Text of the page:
The occurrence of pandemic has forced organizations across the globe to shift various business affairs online. The changing workplace trends and the rise of technology as a business enabler have resulted in significant disruption in almost every industry. The field of recruitment is no exception.
On one hand, applications received through job boards accounted for 19.12% of job hires worldwide (Source). On the other, more than 3 million identity fraud and theft reports were received were reported by the Federal Trade Commission (FTC) in 2018.
Given the remote work environment prevailing because of the pandemic, the numbers can be expected to have grown further. Amidst the high risk of potential employees being engaged in fraudulent behavior, employee background verification comes to the rescue.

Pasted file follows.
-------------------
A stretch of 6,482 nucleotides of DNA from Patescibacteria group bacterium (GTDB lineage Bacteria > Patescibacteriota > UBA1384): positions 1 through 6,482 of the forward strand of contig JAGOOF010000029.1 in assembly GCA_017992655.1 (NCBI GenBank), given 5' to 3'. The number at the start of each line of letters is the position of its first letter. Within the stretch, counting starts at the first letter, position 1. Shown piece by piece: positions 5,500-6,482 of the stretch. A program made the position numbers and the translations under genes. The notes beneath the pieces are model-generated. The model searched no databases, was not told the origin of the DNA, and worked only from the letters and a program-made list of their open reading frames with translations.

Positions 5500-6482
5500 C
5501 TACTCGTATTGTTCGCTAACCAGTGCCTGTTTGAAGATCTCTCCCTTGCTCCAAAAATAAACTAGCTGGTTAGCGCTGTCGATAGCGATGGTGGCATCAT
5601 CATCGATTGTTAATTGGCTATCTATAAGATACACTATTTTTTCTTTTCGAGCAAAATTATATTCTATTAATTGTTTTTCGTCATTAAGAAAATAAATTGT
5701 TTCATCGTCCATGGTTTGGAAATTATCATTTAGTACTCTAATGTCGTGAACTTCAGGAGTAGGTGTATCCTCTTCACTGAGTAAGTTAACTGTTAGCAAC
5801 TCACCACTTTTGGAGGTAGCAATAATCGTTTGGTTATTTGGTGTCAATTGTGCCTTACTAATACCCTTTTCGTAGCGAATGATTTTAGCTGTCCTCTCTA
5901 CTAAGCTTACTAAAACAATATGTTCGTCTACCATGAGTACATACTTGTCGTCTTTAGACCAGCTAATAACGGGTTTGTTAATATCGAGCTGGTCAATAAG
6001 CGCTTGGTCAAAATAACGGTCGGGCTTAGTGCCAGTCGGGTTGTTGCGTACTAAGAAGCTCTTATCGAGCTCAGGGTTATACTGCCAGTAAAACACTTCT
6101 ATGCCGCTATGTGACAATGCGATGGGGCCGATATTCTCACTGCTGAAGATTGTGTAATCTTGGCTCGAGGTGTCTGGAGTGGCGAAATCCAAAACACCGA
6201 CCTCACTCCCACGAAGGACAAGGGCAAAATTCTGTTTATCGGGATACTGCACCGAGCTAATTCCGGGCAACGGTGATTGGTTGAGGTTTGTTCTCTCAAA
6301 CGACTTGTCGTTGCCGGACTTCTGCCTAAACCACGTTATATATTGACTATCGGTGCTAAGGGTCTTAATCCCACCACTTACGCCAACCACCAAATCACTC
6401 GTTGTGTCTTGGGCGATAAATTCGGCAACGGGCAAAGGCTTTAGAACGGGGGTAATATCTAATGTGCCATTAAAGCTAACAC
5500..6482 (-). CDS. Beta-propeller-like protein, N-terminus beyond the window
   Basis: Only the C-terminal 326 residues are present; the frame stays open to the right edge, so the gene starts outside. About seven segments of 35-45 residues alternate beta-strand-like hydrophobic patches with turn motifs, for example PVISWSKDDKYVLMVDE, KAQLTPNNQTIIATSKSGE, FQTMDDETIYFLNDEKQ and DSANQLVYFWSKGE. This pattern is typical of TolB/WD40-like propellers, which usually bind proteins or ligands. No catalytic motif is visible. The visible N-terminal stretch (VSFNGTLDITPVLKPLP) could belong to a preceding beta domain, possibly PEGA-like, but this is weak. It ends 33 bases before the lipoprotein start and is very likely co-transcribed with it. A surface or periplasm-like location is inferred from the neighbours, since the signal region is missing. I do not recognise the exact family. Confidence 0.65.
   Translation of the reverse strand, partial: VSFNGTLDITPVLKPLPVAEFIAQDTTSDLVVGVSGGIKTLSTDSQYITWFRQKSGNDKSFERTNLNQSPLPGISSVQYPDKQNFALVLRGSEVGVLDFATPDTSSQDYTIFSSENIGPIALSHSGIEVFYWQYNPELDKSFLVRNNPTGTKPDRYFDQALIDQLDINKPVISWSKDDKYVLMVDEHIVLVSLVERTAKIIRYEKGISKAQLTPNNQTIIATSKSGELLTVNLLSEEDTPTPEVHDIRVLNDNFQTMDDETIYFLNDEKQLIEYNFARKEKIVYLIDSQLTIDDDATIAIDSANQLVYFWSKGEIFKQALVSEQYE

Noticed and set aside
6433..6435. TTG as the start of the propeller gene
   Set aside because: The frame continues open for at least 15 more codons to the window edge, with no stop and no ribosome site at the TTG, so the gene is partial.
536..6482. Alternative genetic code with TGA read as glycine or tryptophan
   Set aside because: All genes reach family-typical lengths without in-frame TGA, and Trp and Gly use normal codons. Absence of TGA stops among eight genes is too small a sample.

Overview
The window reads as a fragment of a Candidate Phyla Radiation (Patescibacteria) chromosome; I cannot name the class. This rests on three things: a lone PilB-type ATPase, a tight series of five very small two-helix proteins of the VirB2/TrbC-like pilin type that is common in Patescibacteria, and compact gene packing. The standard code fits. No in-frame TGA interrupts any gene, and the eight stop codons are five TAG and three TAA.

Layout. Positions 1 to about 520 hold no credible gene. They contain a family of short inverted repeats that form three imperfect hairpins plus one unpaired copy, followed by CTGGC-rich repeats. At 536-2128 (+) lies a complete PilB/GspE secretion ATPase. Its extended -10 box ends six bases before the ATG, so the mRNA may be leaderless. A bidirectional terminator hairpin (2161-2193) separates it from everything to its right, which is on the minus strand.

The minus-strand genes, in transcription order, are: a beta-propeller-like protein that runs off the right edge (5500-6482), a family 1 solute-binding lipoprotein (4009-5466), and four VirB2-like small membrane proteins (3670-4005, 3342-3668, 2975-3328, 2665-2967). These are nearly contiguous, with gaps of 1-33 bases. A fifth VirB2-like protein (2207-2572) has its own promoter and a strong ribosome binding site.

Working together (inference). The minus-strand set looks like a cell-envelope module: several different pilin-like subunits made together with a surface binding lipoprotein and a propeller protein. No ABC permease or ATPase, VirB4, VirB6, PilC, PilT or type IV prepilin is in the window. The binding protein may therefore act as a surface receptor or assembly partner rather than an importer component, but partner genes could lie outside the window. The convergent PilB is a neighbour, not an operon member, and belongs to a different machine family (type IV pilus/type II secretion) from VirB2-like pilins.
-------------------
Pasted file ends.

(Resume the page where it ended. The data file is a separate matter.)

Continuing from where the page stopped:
If your business undergoes frequent hiring cycles, you must know about the importance of employee background verification.
What is Employee Background Verification?
Employee background verification also referred to as employee verification, is the process of screening a candidate’s worthiness thoroughly. It includes checking work history, academic certificates, college degrees, and legal records. In other words, it is a comprehensive review of an individual’s financial, commercial, employment, and criminal records. While some employers conduct the background verification process after hiring an employee, most of them perform these checks as a part of the recruitment cycle.
As an employer, you can either perform employee verification in-house or hire a third party to do this for your organization. In the latter case, you need to abide by the Fair Credit Reporting Act (FCRA) which restricts how you can check the credentials and what you are allowed to check.